In the evening, another man came. This man was a Charvaka. These are out and out materialists who do not believe in anything other than what they see. Those times in the country, there used to be professional Charvakas. They would come to your town and throw a challenge, “I will prove to you that there is no God. If you prove to me that there is God, I will give you so much money, but if I prove to you that there is no God, you must give me so much money.” This is their profession. He was an expert Charvaka. You may have been believing in God for fifty years, but if you speak to him for fifteen minutes, he will prove to you that there is no God. He has proven that there is no God to thousands of people. His age was passing away and a little doubt came. “Suppose there is God. After proving 'No God' for so long, when I go there, will he leave me alone? Already these believers say that God is very vengeful – will he leave me alone?” A little fear came. He knew that definitely there is no God but just a little doubt came.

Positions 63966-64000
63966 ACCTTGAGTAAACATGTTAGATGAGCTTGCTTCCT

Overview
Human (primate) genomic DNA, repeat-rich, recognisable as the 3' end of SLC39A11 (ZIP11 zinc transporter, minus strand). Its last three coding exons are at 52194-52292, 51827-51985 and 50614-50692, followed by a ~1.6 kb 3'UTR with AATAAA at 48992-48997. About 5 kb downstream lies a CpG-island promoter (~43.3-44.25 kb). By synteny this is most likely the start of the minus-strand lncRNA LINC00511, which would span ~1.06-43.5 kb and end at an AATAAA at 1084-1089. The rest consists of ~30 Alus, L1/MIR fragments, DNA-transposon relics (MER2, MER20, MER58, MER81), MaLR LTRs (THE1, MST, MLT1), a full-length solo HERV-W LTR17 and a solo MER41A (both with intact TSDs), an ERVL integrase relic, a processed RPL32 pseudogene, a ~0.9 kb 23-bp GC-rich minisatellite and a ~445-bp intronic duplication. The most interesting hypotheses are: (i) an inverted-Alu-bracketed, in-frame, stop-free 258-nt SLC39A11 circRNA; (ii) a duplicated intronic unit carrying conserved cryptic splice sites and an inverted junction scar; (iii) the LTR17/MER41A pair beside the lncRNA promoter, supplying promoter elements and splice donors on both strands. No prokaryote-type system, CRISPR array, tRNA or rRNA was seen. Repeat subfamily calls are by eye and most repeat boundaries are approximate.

He came to Gautama in the evening after the Sun had set, and standing in the shadows, he asked the same question, “Is there God?” Gautama looked at the man and said, “Yes.” There was turmoil in the disciples again. In the morning, they were very happy that there is no God. In the evening, he says that there is God. What is Gautama playing at? What is the game anyway? Is he just trying to create confusion? Now the whole game is to take off all the belief so that you really search. With belief you have only destroyed the search.

#7. How Buddha Started Zen